In the 27 years since his family moved from Jericho to Florida. In that span, Len Mattiace has grown up, become a husband, father and winner on the PGA Tour. He nearly won the Masters then injured both knees in a skiing accident that devastated his career. Through all of that, one thing that never has changed is his opinion of the courses on which he learned to play.
" Long Island golf is really the way golf should be," he said on the phone from Florida. "I'm biased, but I tell everybody that the courses are not all very long, but they're usually hilly and you need to know how to play. You need to know how to hit shots and you need to have a short game.
"And they are beautiful courses," said the 41-year-old who has played Bethpage Black in high school matches and the U.S. Open.
Mattiace won't be on the Black for the Open next week. He still is trying to regain his game on the Nationwide Tour, six years after twin knee surgeries, so he didn't enter. "I figured even if I did qualify, I'd end up missing a Nationwide Tour event," he said. "If I had a great Open and finished eighth or 10th, that wouldn't change my life. My priority is to become exempt on the tour."
He will be in New York Monday for the City Parks Putting Challenge sponsored by Odyssey putters and benefiting the City Parks Foundation's Junior Golf program. Mattiace will compete at Trump Tower against amateurs.
The putting stroke that got him onto the PGA Tour was honed on courses such as Bethpage, where he and his two older brothers played for the Jericho High varsity (Len as an eighth-grader). "The land is tremendous, with rolling hills, trees, the way the bunkers are build into the course," said the man who recalls the pre-renovation days at the Black when a local rule said you could move rocks in bunkers.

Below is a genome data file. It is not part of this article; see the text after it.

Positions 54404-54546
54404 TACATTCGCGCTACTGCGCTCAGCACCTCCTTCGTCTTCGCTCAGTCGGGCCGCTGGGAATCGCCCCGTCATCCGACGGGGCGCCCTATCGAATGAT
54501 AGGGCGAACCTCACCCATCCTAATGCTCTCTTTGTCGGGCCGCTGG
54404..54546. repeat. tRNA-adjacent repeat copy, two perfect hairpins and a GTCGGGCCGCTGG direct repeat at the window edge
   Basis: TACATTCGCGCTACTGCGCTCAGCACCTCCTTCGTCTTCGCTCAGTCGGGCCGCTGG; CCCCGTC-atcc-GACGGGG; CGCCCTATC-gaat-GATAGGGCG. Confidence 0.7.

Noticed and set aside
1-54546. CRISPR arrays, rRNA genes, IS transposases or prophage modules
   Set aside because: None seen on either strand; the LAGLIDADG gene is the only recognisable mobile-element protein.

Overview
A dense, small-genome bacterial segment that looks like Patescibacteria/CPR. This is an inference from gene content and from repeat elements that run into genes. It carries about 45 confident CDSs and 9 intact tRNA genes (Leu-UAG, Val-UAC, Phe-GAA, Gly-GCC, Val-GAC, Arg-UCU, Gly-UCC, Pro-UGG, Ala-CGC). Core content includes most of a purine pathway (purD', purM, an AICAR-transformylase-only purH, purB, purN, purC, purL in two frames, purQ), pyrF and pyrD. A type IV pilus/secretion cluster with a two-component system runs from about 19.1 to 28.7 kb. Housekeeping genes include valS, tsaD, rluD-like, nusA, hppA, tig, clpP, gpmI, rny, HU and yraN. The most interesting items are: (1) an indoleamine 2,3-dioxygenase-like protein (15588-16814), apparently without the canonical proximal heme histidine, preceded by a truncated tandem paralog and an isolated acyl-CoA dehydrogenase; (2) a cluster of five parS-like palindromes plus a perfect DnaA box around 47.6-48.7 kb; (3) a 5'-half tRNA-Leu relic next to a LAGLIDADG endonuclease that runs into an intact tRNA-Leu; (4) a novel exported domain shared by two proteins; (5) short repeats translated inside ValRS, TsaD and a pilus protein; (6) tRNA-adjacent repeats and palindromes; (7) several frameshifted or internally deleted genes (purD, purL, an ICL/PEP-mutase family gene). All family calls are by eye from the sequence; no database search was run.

Those are great memories for him, as are reflections of his family's membership at Mill River Country Club. "I remember the back nine being very hilly. I remember two very different nines, both in very good condition. It was just a great members' club," he said. "It was a great club for the family. I remember going to the pool as much as I remember the golf course."
He also loved playing at Nassau Country Club, where his uncle was a member, and the Garden City Golf Club, which Mattiace's father joined because he had less time to play and knew that he could get in 18 holes there quickly.
During winters, after the private clubs in Nassau had closed for the season, Mattiace and his brothers would drive east for 27 or 36 holes of public golf on a Saturday or Sunday.
"We played Colonie Hill, Pine Hills, Rock Hill, Swan Lake," he said. "Those, I remember. We loved it."
He only occasionally visits the Island, where he has about 50 relatives. But Long Island still is in him. "I'm still a big Yankee fan," he said. "I got my wife and our 11-year-old and 8-year-old all transformed into Yankee fans."